By Norma Tsopo
HARARE – A slump in tourist visits at the turn of the millennium ended Shona stone sculpture’s commercial viability.
And without a market, the creative new art genre is on its death bed as its practitioners are deserting their studios.
Never really having found acceptance among locals, the locally misunderstood genre was only finding business success among particularly westerners who used to frequent the country as tourists.
With very few, if any, individual sculptors working in stone in the first half of the 20th century Shona stone sculpture is a young contemporary art form that had so much potential but is fading already.
One school of thought even contends its birth as having been in 1957, when a British art expert, Frank McEwen, was appointed the director of the National Gallery of Zimbabwe, then Rhodesia.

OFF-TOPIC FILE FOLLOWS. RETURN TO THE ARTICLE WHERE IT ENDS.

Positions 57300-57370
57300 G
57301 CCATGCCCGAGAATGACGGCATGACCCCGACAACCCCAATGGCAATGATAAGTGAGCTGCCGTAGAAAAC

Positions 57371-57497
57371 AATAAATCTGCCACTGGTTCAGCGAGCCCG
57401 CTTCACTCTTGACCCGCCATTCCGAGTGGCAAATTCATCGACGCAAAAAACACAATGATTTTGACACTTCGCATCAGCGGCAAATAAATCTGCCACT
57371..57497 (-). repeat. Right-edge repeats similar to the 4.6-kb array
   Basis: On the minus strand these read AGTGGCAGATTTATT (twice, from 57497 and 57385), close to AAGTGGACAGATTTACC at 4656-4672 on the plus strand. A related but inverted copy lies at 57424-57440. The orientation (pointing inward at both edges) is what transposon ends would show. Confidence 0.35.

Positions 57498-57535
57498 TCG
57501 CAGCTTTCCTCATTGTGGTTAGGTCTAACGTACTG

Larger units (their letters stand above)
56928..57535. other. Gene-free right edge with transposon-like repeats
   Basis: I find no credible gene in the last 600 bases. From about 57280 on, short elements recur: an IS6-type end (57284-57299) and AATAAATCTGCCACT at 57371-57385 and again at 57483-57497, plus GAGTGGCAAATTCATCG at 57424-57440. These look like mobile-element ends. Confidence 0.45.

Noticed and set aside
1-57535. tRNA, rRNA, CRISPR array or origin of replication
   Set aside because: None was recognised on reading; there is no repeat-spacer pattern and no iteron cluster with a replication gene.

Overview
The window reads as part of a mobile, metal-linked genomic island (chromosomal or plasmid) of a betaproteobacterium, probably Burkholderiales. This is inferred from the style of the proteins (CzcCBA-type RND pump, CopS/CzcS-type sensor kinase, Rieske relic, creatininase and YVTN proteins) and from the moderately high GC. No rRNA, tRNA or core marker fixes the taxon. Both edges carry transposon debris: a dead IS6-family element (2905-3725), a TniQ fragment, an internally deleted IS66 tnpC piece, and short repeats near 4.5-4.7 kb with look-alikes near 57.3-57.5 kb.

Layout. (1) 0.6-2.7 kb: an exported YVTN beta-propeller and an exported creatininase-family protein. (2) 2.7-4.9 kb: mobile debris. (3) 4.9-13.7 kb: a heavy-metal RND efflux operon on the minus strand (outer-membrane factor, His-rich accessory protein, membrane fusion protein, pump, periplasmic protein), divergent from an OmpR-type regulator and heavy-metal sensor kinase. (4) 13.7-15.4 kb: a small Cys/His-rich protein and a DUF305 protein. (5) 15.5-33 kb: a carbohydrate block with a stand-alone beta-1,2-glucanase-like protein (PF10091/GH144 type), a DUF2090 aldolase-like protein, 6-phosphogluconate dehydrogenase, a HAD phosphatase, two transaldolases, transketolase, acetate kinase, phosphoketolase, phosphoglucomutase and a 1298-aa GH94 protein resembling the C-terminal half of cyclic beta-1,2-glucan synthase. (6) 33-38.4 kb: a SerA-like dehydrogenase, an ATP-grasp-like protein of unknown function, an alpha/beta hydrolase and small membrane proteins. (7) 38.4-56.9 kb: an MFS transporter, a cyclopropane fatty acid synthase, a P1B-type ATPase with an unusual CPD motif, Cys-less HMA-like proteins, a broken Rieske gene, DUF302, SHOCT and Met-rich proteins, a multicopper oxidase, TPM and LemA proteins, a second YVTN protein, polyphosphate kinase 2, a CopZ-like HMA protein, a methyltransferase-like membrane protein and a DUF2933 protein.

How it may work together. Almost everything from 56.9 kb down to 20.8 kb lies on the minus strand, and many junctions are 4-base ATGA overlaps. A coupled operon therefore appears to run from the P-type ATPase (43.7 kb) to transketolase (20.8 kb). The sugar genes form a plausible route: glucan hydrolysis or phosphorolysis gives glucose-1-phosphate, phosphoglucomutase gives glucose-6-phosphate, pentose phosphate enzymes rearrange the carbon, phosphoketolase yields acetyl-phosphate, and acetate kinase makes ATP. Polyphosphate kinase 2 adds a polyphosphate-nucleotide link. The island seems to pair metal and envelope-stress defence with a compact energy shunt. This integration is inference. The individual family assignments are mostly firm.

Following a decision to house an art workshop inside the museum, McEwen is said to have given sculpture preference over painting to revive the legacy of Shona arts and train a new generation of stone sculptors.
He urged the students to express themselves in stone without imitating European models, leaving them to resort to folkloric tribal motifs and spiritual beliefs producing abstract and minimalistic works.
In this contemporary art genre’s early years of growth, it was described as an art renaissance, an art phenomenon and a miracle as both critics and collectors could not understand how the art genre could develop with such spontaneity and originality in an area without any great sculptural.
Zimbabwe had before this been taunted as being artistically barren in visual arts.
But without a market even this bright light is fading already.
By Norma Tsopo